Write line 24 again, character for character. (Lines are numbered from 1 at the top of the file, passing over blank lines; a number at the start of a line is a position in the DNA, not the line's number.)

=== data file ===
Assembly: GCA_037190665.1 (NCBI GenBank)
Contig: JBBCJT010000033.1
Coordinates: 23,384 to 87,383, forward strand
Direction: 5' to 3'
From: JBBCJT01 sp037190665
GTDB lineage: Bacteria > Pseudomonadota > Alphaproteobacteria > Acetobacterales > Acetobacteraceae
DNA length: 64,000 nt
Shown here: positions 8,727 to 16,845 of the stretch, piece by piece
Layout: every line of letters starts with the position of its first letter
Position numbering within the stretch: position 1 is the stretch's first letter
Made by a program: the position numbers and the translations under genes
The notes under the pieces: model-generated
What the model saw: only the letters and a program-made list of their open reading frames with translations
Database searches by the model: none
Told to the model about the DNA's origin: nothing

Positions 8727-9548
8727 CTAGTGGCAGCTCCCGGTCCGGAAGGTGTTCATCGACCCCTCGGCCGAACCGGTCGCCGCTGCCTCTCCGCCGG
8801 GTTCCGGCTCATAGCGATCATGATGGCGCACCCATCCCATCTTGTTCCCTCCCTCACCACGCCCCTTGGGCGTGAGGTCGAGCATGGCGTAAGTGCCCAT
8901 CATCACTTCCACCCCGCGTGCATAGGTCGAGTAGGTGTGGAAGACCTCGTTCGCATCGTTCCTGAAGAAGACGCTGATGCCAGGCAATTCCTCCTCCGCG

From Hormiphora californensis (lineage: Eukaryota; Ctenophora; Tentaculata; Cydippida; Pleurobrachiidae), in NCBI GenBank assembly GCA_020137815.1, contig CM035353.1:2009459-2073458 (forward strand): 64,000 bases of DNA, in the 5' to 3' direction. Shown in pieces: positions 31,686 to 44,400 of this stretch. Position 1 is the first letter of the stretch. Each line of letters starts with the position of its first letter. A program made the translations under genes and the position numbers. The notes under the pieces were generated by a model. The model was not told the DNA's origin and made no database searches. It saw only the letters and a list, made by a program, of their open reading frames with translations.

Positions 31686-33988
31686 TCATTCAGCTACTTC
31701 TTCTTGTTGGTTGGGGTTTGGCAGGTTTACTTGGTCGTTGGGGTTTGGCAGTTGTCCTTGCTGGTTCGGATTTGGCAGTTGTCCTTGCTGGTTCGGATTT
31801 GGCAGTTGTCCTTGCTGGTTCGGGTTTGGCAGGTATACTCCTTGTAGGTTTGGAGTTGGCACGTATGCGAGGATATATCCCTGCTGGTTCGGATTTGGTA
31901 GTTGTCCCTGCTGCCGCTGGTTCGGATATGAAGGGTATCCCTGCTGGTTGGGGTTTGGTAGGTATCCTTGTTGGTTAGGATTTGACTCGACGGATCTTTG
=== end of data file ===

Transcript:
31801 GGCAGTTGTCCTTGCTGGTTCGGGTTTGGCAGGTATACTCCTTGTAGGTTTGGAGTTGGCACGTATGCGAGGATATATCCCTGCTGGTTCGGATTTGGTA